During the winter months, Laura, along with Master Naturalists, science teachers, and school administrators worked with the fifth graders to construct 32 Leopold benches, 8 for each outdoor classroom.
Students assemble Leopold benches
In the fall of the following year, Laura wrote and received a $1300 grant to purchase and integrate binoculars, handheld GPS units, and service learning tools into the curriculum. Shortly thereafter, she helped a 6th grade student write another grant for the area, and the empowered young man proudly received $350 so that all of students of the school could claim ownership to the project.
Completed Project! Laura is the little teacher on the left! :)
To date, the $1000 grant awarded to Kelsey and Michael has blossomed to over $10, 000 invested in the community school project. The figurative seeds of leadership and responsibility planted by Laura and her young conservation leaders have begun to germinate and grow inside as well as outside of the school.
Following the outdoor classroom ribbon cutting a couple of weeks ago, we received a surprise closure to the project. The Community Foundation of the Ozarks arranged for Laura and me to participate in The National Teacher Initiative of the StoryCorps project. We traveled to West Plains, Missouri, to share our stories about science and environmental education in the rural Ozarks. It was an awesome experience for this father and his extraordinary daughter.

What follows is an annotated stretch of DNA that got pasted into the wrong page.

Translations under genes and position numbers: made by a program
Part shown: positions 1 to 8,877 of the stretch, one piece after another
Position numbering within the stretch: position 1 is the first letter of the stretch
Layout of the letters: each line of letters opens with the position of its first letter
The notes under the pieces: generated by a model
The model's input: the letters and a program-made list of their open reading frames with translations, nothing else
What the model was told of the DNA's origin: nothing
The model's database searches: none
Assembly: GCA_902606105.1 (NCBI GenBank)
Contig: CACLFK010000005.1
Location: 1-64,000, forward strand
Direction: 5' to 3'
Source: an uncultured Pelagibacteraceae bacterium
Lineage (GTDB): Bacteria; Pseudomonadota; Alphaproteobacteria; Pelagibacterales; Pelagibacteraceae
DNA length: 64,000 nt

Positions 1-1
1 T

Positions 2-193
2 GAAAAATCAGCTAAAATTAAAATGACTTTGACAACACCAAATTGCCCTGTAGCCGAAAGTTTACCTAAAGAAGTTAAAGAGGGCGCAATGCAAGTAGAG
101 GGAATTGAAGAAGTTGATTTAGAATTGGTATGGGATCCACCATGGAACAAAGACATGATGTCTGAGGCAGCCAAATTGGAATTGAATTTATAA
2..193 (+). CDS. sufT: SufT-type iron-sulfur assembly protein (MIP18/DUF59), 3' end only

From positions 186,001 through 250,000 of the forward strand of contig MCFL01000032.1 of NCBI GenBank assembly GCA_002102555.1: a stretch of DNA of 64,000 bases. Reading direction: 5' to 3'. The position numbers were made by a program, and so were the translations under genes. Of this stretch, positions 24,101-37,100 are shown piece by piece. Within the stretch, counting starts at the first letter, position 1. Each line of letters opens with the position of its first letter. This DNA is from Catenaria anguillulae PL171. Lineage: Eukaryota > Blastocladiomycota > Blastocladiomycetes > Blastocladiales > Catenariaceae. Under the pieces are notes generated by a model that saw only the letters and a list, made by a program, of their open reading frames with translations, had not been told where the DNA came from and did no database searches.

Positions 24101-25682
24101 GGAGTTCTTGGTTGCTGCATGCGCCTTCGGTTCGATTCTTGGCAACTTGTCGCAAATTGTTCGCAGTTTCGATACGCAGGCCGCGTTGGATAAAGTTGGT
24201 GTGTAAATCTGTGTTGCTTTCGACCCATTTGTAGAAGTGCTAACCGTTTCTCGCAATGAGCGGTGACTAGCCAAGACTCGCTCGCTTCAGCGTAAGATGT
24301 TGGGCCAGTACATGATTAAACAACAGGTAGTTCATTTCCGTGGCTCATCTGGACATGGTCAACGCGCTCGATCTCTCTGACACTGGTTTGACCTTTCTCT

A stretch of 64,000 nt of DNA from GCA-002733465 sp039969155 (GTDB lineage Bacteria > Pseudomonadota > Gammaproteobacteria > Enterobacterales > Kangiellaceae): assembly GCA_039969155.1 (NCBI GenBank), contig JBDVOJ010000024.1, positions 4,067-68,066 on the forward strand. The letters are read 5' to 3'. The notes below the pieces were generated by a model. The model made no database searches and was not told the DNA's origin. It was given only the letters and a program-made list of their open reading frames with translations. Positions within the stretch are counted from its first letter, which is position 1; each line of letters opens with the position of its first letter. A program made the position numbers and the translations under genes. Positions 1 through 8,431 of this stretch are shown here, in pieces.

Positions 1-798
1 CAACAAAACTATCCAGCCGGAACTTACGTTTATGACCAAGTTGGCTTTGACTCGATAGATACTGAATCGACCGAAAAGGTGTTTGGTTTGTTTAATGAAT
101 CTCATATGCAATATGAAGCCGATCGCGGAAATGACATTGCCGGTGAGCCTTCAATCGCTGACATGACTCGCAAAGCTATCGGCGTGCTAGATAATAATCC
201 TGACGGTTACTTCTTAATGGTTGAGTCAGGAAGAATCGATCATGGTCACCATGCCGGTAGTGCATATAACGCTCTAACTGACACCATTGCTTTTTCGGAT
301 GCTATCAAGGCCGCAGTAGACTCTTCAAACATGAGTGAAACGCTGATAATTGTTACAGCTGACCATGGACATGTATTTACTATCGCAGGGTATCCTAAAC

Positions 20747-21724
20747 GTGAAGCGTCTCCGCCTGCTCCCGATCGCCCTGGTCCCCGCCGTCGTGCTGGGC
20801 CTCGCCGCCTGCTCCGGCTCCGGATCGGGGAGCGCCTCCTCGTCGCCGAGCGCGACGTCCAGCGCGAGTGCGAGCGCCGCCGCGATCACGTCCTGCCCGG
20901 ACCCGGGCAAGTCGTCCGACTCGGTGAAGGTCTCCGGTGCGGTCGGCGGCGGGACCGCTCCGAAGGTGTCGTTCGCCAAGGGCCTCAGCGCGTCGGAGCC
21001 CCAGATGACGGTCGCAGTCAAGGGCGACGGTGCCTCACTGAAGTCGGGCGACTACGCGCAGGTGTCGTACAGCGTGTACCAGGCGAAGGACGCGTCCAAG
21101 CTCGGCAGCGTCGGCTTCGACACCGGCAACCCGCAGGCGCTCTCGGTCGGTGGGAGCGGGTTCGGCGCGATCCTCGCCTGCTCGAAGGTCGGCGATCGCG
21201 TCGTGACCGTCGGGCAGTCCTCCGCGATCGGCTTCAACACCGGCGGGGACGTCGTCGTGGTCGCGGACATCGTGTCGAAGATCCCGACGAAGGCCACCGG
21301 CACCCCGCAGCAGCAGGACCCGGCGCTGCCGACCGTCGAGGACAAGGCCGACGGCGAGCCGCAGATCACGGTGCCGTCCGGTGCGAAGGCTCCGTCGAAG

And so, I come to the end of this Parent Post Project here at Conservation Conversations. I vacillate between being so proud and feeling so humble about the paths that our children have taken. Their stories are very different, as they are, but both explore what the term "natural born" means and both are a testament to the power of nature to assist parents in raising their children.
My kids on Fidra Island in Scotland, 1995.
As they both manage their adult lives quite well, I reflect back to an early day in Scotland, where Nathan is simply content to watch for more birds, and Laura occupies the center of the social scene! Both of them are examples of how exposure to nature can facilitate child rearing. Our now grown kids are very different from one another, but their common family experiences include many nature adventures within a strong and supportive family. Today both are responsible and caring human beings who follow their passions, give back to their communities, and live vibrant lives with hopes and aspirations for a kinder and more sustainable world. I am one lucky father!